Credit points


Campus offering

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Unit rationale, description and aim

Archaeologists and historians alike benefit from gaining a close understanding of the nexus between their disciplines. This unit will focus on the valuable contribution archaeologists make in complementing and often correcting our understanding of history derived from literary sources. The Roman occupation of Judaea was, from the creation of the Roman province of Judaea in 6 CE, a time of simmering discontent, conflict and revolts. The Jewish Wars saw the destruction of the Second Temple in 70 CE and, following the Bar Kokhba revolt, the fall of Jerusalem in 136 CE with extensive depopulation of Judaean communities. It also featured the rise of cults such as the mysterious Essenes, new directions for Judaism, the scattering of Jews from their homeland, and the emergence of early Christianity. The aim of the unit is to examine this turbulent period comparing the archaeological, numismatic, literary and papyrological record of the Roman occupation including military fortifications and urban infrastructure.

Learning outcomes

To successfully complete this unit you will be able to demonstrate you have achieved the learning outcomes (LO) detailed in the below table.

Each outcome is informed by a number of graduate capabilities (GC) to ensure your work in this, and every unit, is part of a larger goal of graduating from ACU with the attributes of insight, empathy, imagination and impact.

Explore the graduate capabilities.

On successful completion of this unit, students should be able to:

LO1 - Discuss theoretical and factual knowledge of the history of the Roman province of Judaea and an awareness of historical debates surrounding it (GA5, GA6) 

LO2 - Communicate clearly in written and/or oral form, in a style appropriate to a specified audience and appropriately referenced, a variety of primary and secondary materials relevant to the Roman occupation of Judaea to develop an evidence-based historical narrative or argument (GA8, GA9, G10)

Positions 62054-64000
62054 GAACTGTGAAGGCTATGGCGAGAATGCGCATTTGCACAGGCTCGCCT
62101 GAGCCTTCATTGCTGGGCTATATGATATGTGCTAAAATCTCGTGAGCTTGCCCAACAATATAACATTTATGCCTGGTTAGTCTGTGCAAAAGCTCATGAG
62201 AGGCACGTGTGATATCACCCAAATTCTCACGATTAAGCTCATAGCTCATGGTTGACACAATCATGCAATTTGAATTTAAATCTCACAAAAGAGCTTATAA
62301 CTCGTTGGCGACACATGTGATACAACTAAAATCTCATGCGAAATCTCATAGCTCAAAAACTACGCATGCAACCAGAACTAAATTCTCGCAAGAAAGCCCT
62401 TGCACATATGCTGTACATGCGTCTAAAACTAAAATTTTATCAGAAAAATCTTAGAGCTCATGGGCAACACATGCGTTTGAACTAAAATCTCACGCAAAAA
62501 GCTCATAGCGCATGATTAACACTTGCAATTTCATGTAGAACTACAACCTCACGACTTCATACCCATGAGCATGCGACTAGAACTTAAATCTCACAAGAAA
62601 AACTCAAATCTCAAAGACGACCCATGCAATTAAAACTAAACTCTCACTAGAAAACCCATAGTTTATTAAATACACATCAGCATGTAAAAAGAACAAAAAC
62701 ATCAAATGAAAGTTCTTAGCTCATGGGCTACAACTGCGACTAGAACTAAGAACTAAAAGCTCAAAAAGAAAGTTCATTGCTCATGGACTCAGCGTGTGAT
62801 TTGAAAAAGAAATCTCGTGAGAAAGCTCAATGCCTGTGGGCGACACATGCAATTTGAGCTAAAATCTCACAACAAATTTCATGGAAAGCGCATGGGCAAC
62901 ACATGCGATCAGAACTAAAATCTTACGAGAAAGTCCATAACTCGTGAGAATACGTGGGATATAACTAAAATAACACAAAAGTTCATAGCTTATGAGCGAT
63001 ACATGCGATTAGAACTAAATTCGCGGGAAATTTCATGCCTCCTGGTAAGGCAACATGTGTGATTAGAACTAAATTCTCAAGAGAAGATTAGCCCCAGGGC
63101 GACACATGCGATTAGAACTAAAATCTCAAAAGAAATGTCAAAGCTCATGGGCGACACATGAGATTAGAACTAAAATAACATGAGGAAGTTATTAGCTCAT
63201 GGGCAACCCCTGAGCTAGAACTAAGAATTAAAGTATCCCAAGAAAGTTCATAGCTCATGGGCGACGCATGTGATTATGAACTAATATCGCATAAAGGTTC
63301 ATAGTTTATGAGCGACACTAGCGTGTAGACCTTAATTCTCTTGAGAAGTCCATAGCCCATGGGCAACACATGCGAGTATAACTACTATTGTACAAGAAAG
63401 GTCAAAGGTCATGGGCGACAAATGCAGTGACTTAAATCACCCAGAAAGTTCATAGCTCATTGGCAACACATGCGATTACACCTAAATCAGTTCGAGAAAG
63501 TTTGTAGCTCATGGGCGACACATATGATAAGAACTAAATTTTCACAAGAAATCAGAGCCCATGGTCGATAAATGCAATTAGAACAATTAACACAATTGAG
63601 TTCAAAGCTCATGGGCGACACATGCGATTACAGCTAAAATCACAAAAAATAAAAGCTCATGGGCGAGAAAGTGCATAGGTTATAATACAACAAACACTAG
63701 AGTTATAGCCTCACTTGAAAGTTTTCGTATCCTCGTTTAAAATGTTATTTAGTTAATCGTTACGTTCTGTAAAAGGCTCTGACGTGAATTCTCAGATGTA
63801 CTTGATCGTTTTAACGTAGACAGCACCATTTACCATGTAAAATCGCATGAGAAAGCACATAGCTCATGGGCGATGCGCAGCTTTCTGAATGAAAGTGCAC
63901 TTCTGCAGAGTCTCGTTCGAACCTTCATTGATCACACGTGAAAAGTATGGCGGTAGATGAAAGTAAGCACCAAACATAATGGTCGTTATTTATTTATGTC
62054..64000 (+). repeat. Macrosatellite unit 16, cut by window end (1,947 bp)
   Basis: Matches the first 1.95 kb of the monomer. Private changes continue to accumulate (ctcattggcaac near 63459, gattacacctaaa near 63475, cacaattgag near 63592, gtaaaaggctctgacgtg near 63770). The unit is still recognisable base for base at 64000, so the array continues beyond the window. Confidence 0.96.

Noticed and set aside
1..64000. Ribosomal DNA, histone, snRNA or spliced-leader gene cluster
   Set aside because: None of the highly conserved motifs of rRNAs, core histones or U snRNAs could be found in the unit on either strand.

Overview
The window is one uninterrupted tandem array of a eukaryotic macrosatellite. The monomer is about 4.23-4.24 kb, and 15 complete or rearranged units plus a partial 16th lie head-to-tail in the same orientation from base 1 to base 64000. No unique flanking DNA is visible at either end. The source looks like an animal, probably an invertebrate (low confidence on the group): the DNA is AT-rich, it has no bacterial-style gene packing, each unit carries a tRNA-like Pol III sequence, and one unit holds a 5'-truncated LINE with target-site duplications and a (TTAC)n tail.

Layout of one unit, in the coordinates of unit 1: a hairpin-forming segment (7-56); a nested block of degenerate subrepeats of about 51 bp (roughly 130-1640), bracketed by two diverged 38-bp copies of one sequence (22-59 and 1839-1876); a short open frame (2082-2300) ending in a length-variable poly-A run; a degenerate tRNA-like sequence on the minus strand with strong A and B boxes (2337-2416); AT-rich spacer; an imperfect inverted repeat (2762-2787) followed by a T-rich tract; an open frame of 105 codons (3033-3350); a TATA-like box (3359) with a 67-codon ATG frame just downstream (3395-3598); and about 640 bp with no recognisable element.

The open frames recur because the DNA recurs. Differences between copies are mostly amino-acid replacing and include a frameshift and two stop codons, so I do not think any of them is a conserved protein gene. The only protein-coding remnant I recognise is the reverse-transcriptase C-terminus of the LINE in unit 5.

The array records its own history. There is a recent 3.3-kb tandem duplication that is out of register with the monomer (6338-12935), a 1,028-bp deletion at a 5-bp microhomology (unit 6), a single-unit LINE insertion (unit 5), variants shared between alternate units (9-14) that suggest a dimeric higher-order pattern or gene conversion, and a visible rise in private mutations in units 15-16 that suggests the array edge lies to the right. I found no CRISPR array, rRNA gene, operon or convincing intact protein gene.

LO3 - Apply critical reading skills to understanding of the Roman occupation of Judaea and the methods that historians and archaeologists have used to research it (GA4, GA5) 

LO4 - Interpret and reflect on key historical debates relating to real-world situations/case studies in the history of the Roman occupation of Judaea (GA4, GA5, GA6). 

Graduate attributes

GA4 - think critically and reflectively 

GA5 - demonstrate values, knowledge, skills and attitudes appropriate to the discipline and/or profession 

GA6 - solve problems in a variety of settings taking local and international perspectives into account

GA8 - locate, organise, analyse, synthesise and evaluate information 

GA9 - demonstrate effective communication in oral and written English language and visual media 

GA10 - utilise information and communication and other relevant technologies effectively.


Topics will include:

  • Judaean history as a Roman province – 6-136 CE  
  • Archaeological, numismatic and papyrological evidence
  • Historical sources, especially Josephus and Cassius Dio
  • Power and politics in Rome and the East
  • The wars of Rome as they played out in the East 
  • The types of rule of Judaea as a free and client state
  • Religions and cults in Judaea
  • Depopulation of Judaea and the scattering of the Jews from their homeland 

Learning and teaching strategy and rationale

This 10 credit-point unit is taught online. The one-hour lectures provide students with content that will help inform their understanding of primary and secondary sources related to the unit’s content, and the two-hour tutorials provide an opportunity for a variety of active learning experiences. Engaging students in active learning gives them the opportunity to work through the challenges that historians grapple with when studying ancient sources, and this will allow students to develop practical skills and learn how to apply them to a study of ancient history.